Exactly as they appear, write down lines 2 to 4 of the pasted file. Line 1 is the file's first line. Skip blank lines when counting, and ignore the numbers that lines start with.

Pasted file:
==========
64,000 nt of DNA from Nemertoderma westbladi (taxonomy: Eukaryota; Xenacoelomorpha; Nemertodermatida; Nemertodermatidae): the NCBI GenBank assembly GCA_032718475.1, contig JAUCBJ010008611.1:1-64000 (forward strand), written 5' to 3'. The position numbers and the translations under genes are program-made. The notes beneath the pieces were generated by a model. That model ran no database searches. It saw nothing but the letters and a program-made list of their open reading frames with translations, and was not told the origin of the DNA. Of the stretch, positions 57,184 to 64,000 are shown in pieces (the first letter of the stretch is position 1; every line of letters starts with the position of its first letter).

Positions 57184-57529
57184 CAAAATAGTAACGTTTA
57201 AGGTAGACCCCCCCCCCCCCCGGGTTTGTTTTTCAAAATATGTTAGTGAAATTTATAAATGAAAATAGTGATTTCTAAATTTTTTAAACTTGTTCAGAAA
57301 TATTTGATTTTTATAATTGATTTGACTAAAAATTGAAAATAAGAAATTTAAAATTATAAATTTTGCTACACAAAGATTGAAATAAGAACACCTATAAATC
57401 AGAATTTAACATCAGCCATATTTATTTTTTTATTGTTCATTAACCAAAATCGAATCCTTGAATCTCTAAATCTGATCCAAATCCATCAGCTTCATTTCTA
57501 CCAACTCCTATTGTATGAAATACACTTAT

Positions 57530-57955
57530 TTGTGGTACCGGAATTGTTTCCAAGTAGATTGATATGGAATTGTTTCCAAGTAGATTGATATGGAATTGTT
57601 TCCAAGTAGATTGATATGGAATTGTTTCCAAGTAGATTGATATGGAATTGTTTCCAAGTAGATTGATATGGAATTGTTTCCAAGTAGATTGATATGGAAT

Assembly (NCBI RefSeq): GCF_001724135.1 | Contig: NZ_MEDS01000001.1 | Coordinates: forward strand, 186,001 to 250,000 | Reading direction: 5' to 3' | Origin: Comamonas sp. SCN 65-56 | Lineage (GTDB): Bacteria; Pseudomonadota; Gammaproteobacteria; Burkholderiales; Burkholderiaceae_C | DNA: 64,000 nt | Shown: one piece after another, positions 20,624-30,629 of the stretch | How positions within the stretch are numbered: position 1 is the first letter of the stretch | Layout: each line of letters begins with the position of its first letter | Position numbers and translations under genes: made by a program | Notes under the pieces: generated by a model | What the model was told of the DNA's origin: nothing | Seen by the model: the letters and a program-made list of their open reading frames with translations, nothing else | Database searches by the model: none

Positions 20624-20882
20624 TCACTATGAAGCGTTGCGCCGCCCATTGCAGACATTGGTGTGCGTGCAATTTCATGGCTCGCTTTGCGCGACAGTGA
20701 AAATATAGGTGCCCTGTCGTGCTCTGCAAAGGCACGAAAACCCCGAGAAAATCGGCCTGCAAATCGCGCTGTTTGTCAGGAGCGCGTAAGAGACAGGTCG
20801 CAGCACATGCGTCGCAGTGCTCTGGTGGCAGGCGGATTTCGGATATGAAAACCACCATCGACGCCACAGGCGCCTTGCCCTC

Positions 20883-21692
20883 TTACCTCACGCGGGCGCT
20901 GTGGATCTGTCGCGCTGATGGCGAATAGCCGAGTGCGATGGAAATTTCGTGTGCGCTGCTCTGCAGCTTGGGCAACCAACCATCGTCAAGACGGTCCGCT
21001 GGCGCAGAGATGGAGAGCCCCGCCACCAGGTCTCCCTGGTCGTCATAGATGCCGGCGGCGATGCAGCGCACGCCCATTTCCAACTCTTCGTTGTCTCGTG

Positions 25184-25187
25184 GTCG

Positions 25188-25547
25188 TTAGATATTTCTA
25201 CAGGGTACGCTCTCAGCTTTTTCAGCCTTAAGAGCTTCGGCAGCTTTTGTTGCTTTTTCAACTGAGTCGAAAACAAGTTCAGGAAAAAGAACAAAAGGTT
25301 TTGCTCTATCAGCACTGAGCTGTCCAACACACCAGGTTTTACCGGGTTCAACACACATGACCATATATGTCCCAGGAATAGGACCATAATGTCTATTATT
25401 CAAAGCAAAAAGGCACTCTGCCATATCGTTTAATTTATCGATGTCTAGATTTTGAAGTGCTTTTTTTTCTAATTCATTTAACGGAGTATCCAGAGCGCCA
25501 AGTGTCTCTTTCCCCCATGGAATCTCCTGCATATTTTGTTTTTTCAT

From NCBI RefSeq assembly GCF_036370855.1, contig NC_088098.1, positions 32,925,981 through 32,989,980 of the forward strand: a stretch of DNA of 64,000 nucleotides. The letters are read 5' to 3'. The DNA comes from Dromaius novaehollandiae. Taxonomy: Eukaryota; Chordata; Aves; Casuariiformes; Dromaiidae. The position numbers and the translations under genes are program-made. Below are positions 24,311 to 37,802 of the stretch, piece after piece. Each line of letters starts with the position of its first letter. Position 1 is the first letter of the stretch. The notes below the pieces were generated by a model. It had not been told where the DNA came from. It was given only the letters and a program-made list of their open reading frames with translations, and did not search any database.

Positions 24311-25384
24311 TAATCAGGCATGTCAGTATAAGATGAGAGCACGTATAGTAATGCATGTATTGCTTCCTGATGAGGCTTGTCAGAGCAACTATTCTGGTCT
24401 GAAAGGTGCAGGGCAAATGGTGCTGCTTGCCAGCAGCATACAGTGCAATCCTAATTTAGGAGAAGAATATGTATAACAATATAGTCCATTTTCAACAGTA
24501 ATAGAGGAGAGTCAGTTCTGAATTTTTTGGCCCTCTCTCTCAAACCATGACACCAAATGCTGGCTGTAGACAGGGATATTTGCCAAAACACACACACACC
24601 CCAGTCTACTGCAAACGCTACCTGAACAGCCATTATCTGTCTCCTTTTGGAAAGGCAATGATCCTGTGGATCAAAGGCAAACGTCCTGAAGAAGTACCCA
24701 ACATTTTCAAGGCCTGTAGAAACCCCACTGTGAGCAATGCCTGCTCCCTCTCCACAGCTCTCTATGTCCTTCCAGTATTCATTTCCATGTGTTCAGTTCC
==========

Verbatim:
Positions 57184-57529
57184 CAAAATAGTAACGTTTA
57201 AGGTAGACCCCCCCCCCCCCCGGGTTTGTTTTTCAAAATATGTTAGTGAAATTTATAAATGAAAATAGTGATTTCTAAATTTTTTAAACTTGTTCAGAAA